\(J_\textit{DARK}\) versus voltage is shown in Fig.  3a. \(\hbox {pB}_{\mathrm{p}}\hbox {p}\) structure reaches lower dark current for \(>\) 175 mV. Cap layer’s doping to the level of \(5\times 10^{15}\,\hbox {cm}^{-3}\) and \(\Delta E_{c}\) dependence on voltage is responsible for the \(J_\textit{DARK}\) increase with bias, while for \(\hbox {pB}_{\mathrm{p}}\hbox {p}\, J_\textit{DARK}\) saturates. \(\hbox {pB}_{\mathrm{p}}\hbox {p}\) structure allows operation for unbiased conditions being directly related to \(\Delta E_{v}\) and \(\Delta E_{c}\) dependence on voltage ( \(\Delta E_{v}<3k_{B}T)\).
Since both HgCdTe n/p-type barrier height in conduction band was estimated to be within the range of \(\sim \)400 meV, the SRH GR contribution is evident in HOT conditions. Crossover temperature ( \(T_{C}\)-temperature where diffusion component is balanced by GR component) for \(\hbox {nB}_{\mathrm{n}}\hbox {n}\) was estimated at \(T_{C}\approx \) 152 K, while for \(\hbox {pB}_{\mathrm{p}}\hbox {p}\) \(T_{C}\approx \) 164 K. (Fig.  3b. Barrier \(x_{Cd}\) composition influence on \(J_\textit{DARK}\) and \(J_\textit{PHOTO}\) is presented in Fig.  3c. Barrier \(x_{Cd}\) has no influence on \(J_\textit{PHOTO}\) for \(\hbox {pB}_{\mathrm{p}}\hbox {p}\) which indicates that \(\Delta E_{v}\) has no influence on the transport of the photogenerated carriers, while for \(\hbox {nB}_{\mathrm{n}}\hbox {n}\) this behavior is observed for \(x_{Cd} >\) 0.5. \(\hbox {pB}_{\mathrm{p}}\hbox {p}\) \(J_\textit{DARK}\) saturates reaching \(\sim 3 \times 10^{-4}\) A/cm \(^{2}\) for \(x_{Cd}>\) 0.49, while for \(\hbox {nB}_{\mathrm{n}}\hbox {n}\) this effect is observed for \(x_{Cd}>\) 0.66.
\(\hbox {nB}_{\mathrm{n}}\hbox {n}\,J_\textit{DARK}\) and \(J_\textit{PHOTO}\) versus absorber doping for two selected barrier doping \(N_{D} = 7 \times 10^{14}\) and \(\hbox {10}^{16}\,\hbox {cm}^{-3}\) are presented in Fig.  4a. For \(\hbox {B-}N_{D} = 10^{16}\,\hbox {cm}^{-3}, J_\textit{DARK}\) keeps constant \(\sim \) 10 \(\hbox {A/cm}^{2}\) for absorber \(N_{D} = 0.01\rightarrow \)1 \(\hbox {cm}^{-3}\), while above slight increase of the dark current is observed. For B- \(N_{D} = 7 \,\times \, 10^{14}\) cm \(^{-3}J_\textit{DARK}\) increases three orders of magnitude (2 \(\times \) 10 \(^{-3}\rightarrow \)2 A/cm \(^{2})\), \(J_\textit{PHOTO}\) stays constant to \(N_{D} = 10^{16}\) cm \(^{-3}\). Opposite trend is observed for \(J_\textit{PHOTO}\) (2 \(\times 10^{-1}\rightarrow 8\,\times \,10^{-5}\,\hbox {A/cm}^{2})\) in analyzed active layer doping range. Figure  4b presents \(\hbox {pB}_{\mathrm{p}}\hbox {p}\,J_\textit{DARK}\) and \(J_\textit{PHOTO}\) dependence on absorber doping for \(\hbox {B-}N_{A} = 7 \,\times \, 10^{14}\,\hbox {cm}^{-3}\). \(J_\textit{PHOTO}\) stays constant for analyzed absorber doping range, while \(J_\textit{DARK}\) increases sharply for \(N_{D} > 10^{16}\,\hbox {cm}^{-3}\).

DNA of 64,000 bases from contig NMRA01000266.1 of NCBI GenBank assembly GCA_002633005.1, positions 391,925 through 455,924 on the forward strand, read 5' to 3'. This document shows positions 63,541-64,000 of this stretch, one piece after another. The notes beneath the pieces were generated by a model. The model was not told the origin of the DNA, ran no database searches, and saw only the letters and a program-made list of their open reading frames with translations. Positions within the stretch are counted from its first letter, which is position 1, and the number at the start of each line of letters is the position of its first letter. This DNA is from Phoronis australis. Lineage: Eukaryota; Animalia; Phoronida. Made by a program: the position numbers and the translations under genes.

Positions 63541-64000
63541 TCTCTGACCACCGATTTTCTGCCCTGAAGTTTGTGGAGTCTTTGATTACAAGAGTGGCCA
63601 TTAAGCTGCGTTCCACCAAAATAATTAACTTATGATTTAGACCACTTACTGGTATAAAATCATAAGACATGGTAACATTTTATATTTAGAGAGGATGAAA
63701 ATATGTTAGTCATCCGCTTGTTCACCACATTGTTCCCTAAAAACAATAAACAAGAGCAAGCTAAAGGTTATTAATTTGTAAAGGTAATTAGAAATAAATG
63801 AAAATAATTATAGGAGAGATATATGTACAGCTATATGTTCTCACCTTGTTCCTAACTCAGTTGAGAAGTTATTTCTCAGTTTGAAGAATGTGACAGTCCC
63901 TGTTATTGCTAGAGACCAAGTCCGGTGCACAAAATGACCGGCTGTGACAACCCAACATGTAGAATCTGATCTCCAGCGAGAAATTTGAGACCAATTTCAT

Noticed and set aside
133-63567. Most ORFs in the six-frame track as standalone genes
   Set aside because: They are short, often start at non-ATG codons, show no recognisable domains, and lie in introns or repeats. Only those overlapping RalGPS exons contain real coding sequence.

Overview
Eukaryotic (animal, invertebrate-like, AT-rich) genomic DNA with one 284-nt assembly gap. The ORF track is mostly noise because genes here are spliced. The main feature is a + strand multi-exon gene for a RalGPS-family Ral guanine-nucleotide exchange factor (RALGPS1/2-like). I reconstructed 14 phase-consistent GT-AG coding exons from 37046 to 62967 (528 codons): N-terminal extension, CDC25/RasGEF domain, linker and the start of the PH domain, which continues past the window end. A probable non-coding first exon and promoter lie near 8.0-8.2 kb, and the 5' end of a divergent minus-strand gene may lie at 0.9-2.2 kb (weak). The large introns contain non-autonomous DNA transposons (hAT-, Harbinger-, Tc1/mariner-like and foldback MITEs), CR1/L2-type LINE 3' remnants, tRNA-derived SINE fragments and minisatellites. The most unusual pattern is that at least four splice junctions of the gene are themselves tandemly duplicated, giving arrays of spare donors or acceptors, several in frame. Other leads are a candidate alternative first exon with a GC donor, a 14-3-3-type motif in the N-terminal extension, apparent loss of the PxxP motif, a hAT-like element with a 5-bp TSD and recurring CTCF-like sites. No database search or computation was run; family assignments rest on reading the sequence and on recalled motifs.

Detectivity calculated according to relation ( 1) versus temperature is presented in Fig.  5a. \(\hbox {nB}_{\mathrm{n}}\hbox {n}\) reaches background limited photodetector (BLIP) conditions at \(\sim \)175 K, while for \(\hbox {pB}_{\mathrm{p}}\hbox {p}\) at \(\sim \)200 K. \(D^{*}\) for BLIP condition was calculated for background temperature, \(T_{B}\) = 300 K and field of view, \(\textit{FOV}=20^{\circ }\). Detectivity dependence on barrier composition is presented in Fig.  5b. Barrier \(x_{Cd}\) should be higher than 0.49 for \(\hbox {pB}_{\mathrm{p}}\hbox {p}\) structure, where \(D^{*}\) saturates, while for \(\hbox {nB}_{\mathrm{n}}\hbox {n}, D^{*}\) increases with \(x_{Cd}\) (for \(x_{Cd} >\) 0.49). \(D^{*}\) versus active layer doping for two selected barrier’s doping, B- \(N_{D/A} = 7 \times 10^{14}\) and 10 \(^{16}\,\hbox {cm}^{-3}\) (barrier \(x_{Cd}=\) 0.6) are presented in Fig.  5c. For absorber’s \(N_{D}\) within 10 \(^{14}\rightarrow 10^{17}\,\hbox {cm}^{-3}, D^{*}\) decreases almost four orders of magnitude. Barrier doping also influences \(D^{*}\) (the higher barrier doping the lower \(D^{*}\) may be reached for \(N_{D} >\)\(\times \) 10 \(^{14}\)  \(\hbox {cm}^{-3}\), while below opposite trend is observed). \(D^{*}\) for \(\hbox {nB}_{\mathrm{n}}\hbox {n}\) ( \(\sim \) \(10^{8}\,\hbox {cm}\,\hbox {Hz}^{1/2}\)/W) and \(\hbox {pB}_{\mathrm{p}}\hbox {p}\) ( \(\sim \) \(10^{9}\,\hbox {cm}\,\hbox {Hz}^{1/2}\)/W) BIRD structures could be increased by nearly 10 times by growth of the structures on GaAs substrates.

3 Conclusion

The barrier structure has been introduced to simplify the detector fabrication process and increase detector’s operating temperature. Depending on the growth method, particular HgCdTe barrier architectures are favorable \(\hbox {nB}_{\mathrm{n}}\hbox {n}\) - MBE, both \(\hbox {nB}_{\mathrm{n}}\hbox {n}\) and \(\hbox {pB}_{\mathrm{p}}\hbox {p}\) - MOCVD. \(\hbox {pB}_{\mathrm{p}}\hbox {p}\) architecture allows to reach higher performance at MWIR spectrum for wide range of absorber doping \(N_{D/A} = 2 \times 10^{14}\rightarrow 10^{17}\,\hbox {cm}^{-3}\) and barrier \(x_{Cd}\) composition. Simulations indicate that \(\hbox {pB}_{\mathrm{p}}\hbox {p}\) structure is not that sensitive to the barrier and absorber doping changes in comparison to \(\hbox {nB}_{\mathrm{n}}\hbox {n}\) detector. Further strategy in development of HgCdTe BIRD detectors should focus on decreasing or even removing the VBO at the barrier-absorber heterojunction, which will result in lower operating bias, lower dark current, and ability to operate at higher temperatures. Theoretically estimated \(D^{*}\) for both \(\hbox {nB}_{\mathrm{n}}\hbox {n}\) and \(\hbox {pB}_{\mathrm{p}}\hbox {p}\) BIRD detectors could possibly reach \({\sim 10^{9}}\) and \({\sim 10^{10}}\) cmHz \(^{1/2}\)/W by growth on GaAs substrates.

Acknowledgments

We acknowledge support by National Centre of Research and Development—the Grant No. PBS 1/B5/2/2012.
Open AccessThis article is distributed under the terms of the Creative Commons Attribution License which permits any use, distribution, and reproduction in any medium, provided the original author(s) and the source are credited.
Literature
About this article

Other articles of this Issue 6/2015

Optical and Quantum Electronics 6/2015 Go to the issue